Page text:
Let's Make a Deal
According to New River's 8-K filed with the
Securities and Exchange Commission
in early October, the agreement between New River and Shire calls for New River to retain 25% of the profits from NRP104 for the first two years and 50% of the profits thereafter -- if the drug receives a schedule III or IV. A schedule II ruling means the companies split the profits according to a complex formula.
In the example given in the filing, if NRP104 achieved sales of $312.5 million in 2010, New River would keep 58% of the profits and Shire 42%. But keep in mind, this is a drug that some have said would be a $1 billion seller by 2010 -- in which case, Shire's portion of the profits would be even less.
The manager who is short New River states, "The people at Shire are not dumb." He asks and answers his own question, "Why would Shire structure the deal that way, where they give up more profits as sales go higher? It makes sense if it's a niche drug, not if it's a blockbuster."
In Shire's conference call last week, Emmens defended the deal, saying that at the time the agreement was made, it was believed that generic-drug competition would emerge in 2006,
Sparlon for ADHD was expected to be on the market shortly, and all of the data on NRP104 were not yet available. In other words, it was a different environment. Sparlon was rejected by the FDA earlier this year.
Credit Suisse First Boston speculates that Shire may seek to restructure its agreement with New River (and not in New River's favor). On the conference call, Emmens stated, "We look at anything else that might happen every single day in light of other options that we could do to invest in our money and renegotiate things."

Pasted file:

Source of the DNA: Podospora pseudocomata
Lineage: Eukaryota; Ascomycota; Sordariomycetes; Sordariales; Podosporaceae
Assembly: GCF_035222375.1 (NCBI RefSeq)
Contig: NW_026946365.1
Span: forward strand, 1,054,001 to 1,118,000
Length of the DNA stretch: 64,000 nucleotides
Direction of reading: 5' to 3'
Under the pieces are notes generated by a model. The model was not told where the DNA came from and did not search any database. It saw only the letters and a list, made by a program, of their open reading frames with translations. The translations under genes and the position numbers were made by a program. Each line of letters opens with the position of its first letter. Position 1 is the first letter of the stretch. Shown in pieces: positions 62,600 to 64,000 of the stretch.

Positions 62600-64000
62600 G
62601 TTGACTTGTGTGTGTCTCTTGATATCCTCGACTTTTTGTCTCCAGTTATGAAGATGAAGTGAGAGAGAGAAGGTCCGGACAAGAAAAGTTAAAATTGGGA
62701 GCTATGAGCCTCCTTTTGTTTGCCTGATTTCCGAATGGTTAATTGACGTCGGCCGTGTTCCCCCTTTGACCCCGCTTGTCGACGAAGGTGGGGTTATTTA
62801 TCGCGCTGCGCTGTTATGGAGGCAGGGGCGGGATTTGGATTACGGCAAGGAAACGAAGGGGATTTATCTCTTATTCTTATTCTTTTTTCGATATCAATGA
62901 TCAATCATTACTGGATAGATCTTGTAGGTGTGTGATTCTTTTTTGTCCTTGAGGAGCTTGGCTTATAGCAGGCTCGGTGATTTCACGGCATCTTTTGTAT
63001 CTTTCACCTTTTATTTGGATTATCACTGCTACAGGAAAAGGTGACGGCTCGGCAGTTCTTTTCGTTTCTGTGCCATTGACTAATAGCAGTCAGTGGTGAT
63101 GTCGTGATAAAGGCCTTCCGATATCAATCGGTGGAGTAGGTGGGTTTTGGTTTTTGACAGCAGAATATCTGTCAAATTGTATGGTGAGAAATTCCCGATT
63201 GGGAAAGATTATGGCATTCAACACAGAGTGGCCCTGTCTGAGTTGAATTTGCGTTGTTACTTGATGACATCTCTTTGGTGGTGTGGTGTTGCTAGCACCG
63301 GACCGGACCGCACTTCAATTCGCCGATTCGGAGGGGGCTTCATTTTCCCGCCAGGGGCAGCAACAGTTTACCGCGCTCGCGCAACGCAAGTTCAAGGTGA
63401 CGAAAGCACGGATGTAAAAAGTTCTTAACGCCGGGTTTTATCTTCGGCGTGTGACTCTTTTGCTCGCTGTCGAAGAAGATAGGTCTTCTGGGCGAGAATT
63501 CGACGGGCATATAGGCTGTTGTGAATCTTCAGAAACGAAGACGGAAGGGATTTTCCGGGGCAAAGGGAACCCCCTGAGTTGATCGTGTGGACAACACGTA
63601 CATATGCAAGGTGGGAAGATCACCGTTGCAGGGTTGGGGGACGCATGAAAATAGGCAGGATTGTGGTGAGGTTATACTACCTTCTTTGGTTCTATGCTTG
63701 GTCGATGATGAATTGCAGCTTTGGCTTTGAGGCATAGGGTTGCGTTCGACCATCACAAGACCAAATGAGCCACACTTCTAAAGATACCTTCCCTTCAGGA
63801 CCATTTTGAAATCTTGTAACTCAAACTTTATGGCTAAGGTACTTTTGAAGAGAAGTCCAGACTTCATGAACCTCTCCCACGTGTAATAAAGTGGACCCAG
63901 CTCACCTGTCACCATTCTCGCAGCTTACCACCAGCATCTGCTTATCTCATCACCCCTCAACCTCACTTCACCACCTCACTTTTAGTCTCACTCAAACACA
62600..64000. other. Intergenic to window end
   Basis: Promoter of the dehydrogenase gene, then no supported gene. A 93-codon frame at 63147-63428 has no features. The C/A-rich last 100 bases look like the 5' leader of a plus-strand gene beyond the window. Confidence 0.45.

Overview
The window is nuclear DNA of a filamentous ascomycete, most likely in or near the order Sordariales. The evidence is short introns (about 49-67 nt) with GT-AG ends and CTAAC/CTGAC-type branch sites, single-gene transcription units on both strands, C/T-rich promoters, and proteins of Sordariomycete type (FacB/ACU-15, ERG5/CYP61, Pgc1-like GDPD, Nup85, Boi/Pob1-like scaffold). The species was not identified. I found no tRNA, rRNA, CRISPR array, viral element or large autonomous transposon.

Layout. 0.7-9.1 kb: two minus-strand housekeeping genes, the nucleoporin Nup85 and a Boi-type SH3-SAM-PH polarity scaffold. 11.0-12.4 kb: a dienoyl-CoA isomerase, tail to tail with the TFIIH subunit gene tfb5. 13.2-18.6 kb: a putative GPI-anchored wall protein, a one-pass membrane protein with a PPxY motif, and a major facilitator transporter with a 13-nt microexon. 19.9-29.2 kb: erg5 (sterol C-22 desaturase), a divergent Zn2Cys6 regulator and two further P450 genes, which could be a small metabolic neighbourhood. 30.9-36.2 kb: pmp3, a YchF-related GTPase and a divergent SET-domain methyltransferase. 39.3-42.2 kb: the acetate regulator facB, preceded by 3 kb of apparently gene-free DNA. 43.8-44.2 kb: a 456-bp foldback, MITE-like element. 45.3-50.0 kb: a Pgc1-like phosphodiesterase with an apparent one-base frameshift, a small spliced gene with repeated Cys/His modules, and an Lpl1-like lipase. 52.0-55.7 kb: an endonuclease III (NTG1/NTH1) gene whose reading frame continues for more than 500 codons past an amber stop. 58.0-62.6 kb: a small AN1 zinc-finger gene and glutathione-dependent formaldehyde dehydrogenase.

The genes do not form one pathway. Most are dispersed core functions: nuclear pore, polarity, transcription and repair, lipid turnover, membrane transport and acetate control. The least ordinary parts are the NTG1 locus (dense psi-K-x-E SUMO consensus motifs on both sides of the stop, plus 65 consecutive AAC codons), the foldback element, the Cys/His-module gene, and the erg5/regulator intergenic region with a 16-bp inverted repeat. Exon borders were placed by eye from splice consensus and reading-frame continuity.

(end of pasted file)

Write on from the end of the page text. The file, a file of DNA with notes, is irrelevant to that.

When I directly asked Emmens whether he would try to alter the deal with New River, he wouldn't deny or confirm the idea. "Any deal or renegotiation with New River would be balanced against other opportunities that are presented to the company," he said.
Within 18 months, it's possible that Shire will have five ADHD products on the market, including NRP104. If the feds don't allow the companies to market NRP104 with the clear benefit of abuse resistance, it's hard to imagine Shire putting too much effort into marketing the joint venture at the expense of its other solely owned products, especially if it will be a tough sell to doctors.
Unless the DEA rejects the FDA's advice, New River's stock is likely teetering on a precipice. Investors have already ignored the schedule II recommendation, so if NRP104 does receive the schedule II as expected, who knows if that will be enough to send the stock reeling? But the events to follow, such as a renegotiated agreement with Shire and disappointing sales, make New River's shares very risky at these levels.
In keeping with TSC's editorial policy, Lichtenfeld doesn't own or short individual stocks. He also doesn't invest in hedge funds or other private investment partnerships.
Marc Lichtenfeld was previously an analyst at Avalon Research Group and The Weiss Group and a trader at Carlin Equities. He holds NASD 86, 87, 7 and 63 licenses. His prior journalism experience includes being a reporter/anchor for On24 in San Francisco and a managing editor of InvestorsObserver, a personal finance Web site. He is a graduate of the State University of New York at Albany. He appreciates your feedback;
to send him an email.